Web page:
More instant than the feet,

"All things betray thee, who betrayest Me."

And this thought of the creature fleeing from God, and
ever pursued by His love, is most beautifully expressed
in the poem of Francis Thompson, the great Catholic poet.
He seems to sing in verse, the thought of St. Ignatius in


the spiritual exercises, — the thought of St. Paul in the
tender, insistent love of Christ for the soul, and the
yearning of Christ for the love of that soul which ever
runs after creatures, till the love of Christ awakens in
it a love of its God, which dims and deadens all love of
creatures except through love for Him. This was the
love of St. Paul, of St. Ignatius, of St. Stanislaus, of St.
Francis of Assisi, of St. Clare, of St. Theresa.


The name is strange. It startles one at first. It is so
bold, so new, so fearless. It does not attract at once,
rather the reverse. But when one reads the poem this
strangeness disappears. The meaning is understood.
As the hound follows the hare, never ceasing in its
running, ever drawing nearer in the chase, with unhur-
rying and imperturbed pace, so does God follow the
fleeing soul by His Divine grace. And though in sin or
in human love, away from God it seeks to hide itself,
Divine grace follows after, unwearyingly follows ever
after, till the soul feels its pressure forcing it to turn to
Him alone in that never ending pursuit


r^rancis Tliuinpson was born at Preston in 1859, the
son of a physician. After seven years at Ushaw, he went
to Queens College to qualify for his father's profession.
He came to London ill and in great poverty, in reality
starving, and was saved by the act of one whom he has
immortalized :

"She passed — O brave, sad, lovingest, tender thing,
And of her own scant pittance did she give

That I might eat and live:
Then fled, a sw^ift and trackless fugitive."

He died in the hospital of St. John and St. Elizabeth, in
St. John's Wood, at the age of forty-eight, on November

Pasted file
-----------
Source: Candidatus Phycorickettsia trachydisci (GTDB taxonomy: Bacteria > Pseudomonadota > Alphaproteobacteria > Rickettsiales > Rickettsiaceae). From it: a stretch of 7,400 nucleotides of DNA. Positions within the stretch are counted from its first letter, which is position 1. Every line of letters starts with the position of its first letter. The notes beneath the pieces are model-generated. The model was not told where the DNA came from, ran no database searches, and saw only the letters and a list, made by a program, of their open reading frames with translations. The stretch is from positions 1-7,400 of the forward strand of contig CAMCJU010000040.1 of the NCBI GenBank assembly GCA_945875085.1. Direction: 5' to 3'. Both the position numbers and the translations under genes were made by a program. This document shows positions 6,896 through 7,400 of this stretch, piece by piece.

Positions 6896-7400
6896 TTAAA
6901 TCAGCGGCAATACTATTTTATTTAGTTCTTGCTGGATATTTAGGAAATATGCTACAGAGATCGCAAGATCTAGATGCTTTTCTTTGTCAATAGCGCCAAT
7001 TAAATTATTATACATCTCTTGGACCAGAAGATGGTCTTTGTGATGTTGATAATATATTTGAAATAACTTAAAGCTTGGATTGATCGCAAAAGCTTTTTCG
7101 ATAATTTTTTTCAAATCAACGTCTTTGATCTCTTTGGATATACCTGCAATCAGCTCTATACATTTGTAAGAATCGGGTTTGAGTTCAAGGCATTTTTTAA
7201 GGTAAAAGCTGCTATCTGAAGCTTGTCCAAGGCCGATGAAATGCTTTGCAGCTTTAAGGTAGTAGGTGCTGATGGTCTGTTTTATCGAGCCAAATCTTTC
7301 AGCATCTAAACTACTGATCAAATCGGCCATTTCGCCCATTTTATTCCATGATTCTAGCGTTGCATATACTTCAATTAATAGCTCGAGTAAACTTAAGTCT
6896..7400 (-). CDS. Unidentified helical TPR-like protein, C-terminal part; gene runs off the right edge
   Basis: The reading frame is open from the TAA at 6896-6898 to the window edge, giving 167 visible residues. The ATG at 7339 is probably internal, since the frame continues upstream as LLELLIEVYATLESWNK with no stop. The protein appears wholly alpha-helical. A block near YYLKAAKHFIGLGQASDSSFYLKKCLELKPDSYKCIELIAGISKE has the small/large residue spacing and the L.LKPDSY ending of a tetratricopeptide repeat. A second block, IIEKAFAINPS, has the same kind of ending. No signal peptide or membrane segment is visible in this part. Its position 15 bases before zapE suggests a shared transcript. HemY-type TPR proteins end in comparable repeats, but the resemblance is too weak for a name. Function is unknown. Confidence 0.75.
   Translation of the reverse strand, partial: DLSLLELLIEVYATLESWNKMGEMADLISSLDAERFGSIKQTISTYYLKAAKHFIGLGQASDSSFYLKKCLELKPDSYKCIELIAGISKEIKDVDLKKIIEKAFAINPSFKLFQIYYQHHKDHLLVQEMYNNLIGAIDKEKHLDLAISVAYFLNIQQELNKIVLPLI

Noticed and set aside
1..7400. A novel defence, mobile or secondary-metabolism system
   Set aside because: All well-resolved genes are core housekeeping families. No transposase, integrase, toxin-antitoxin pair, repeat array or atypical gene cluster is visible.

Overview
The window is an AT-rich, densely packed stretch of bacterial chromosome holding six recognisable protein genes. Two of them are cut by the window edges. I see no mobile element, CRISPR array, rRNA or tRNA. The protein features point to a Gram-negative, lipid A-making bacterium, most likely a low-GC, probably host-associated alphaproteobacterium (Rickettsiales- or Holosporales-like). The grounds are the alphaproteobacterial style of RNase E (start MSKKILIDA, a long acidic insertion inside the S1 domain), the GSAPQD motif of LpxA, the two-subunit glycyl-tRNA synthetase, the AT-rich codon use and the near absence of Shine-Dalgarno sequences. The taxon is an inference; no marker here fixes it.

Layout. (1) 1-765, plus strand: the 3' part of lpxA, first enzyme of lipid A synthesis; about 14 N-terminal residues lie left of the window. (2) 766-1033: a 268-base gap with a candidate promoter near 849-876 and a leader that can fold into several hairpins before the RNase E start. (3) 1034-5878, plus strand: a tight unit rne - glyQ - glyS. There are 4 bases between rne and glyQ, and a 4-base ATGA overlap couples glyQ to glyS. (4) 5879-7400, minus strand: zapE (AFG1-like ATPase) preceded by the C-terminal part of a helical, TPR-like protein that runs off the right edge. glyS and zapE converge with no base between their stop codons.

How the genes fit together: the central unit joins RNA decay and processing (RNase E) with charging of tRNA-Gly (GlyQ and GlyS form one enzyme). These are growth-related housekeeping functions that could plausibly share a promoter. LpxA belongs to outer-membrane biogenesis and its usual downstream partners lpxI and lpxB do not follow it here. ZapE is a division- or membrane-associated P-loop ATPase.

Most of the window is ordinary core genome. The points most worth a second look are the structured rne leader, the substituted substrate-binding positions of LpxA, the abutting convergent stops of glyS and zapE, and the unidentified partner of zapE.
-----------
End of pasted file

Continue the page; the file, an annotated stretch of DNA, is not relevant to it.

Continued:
13, 1907. His works are: Poems, Sister Songs, New
Poems, Selected Poems, The Hound of Heaven.

In prose he has written "Shelly," Health and Holiness,
and "The Life of St. Ignatius Loyola." The last named
is edited, with notes, by J. H. Pollen, S.J.

"History will certainly be busy with this remarkable
man's life," writes Alice Meynell, "as well as with his
work; and this record will serve in the future, being at
any rate, strictly true. As to the fate of his poetry in
the judgment of his country, I have no misgivings.
For no reactions of taste, no vicissitude of language, no
change in the prevalent fashions of the art, no altering
sense of the music of verse, can lessen the height or
diminish the greatness of this poet's thought, or undo
his experience, or unlive the life of this elect soul, or
efface its passion. There is a call to our time from the
noble seventeenth century; and this purely English poet
cried "Adsum" to the resounding summons:
Come, and come strong
To the conspiracy of our spacious song.

The Hound of Heaven

I FLED Him, down the nights and down the days ;
I fled Him, down the arches of the years;
I fled Him, down the labyrinthine ways

Of my own mind ; and in the mist of tears
I hid from Him, and under running laughter.
Up vistaed hopes, I sped;
And shot, precipitated,
Adown Titanic glooms of chasmed fears.

From those strong Feet that followed, followed after.
But with unhurrying chase.
And unperturbed pace,
Deliberate speed, majestic instancy,

They beat — and a Voice beat
More instant than the Feet —
''All 'things betray thee, who betrayest Me."

I pleaded, outlaw-wise,
By many a hearted casement, curtained red,

Trellised with interwining charities;
(For, though I knew His love Who followed,

Yet was I sore adread
Lest, having Him, I must have naught beside.)
But, if one little casement parted wide.
The gust of His approach would clash it to.
Fear wist not to evade as Love wist to pursue.


Across the margcnt of the world I fled,

And troubled the gold gateways of the stars,
Smiting for shelter on their clanged bars;
Fretted to dulcet jars
And silvern chatter the pale ports o' the moon.
I said to dawn : Be sudden ; to eve : Be soon—
With thy young skyey blossoms heap me over
From this tremendous Lover !
Float thy vague veil about me, lest He see !

I tempted all His servitors, but to find
My own betrayal in their constancy.
In faith to Him their fickleness to me.

Their traitorous trueness, and their loyal deceit.
To all swift things for swiftness did I sue;
Clung to the whistling mane of every wind^
But whether they swept, smoothly fleet,
The long savannahs of the blue;

Or whether. Thunder-driven,
They clanged His chariot 'thwart a heaven,

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Online LibraryJ. F. X. (John Francis Xavier) O'ConorA study of Francis Thompson's Hound of heaven → online text (page 1 of 3)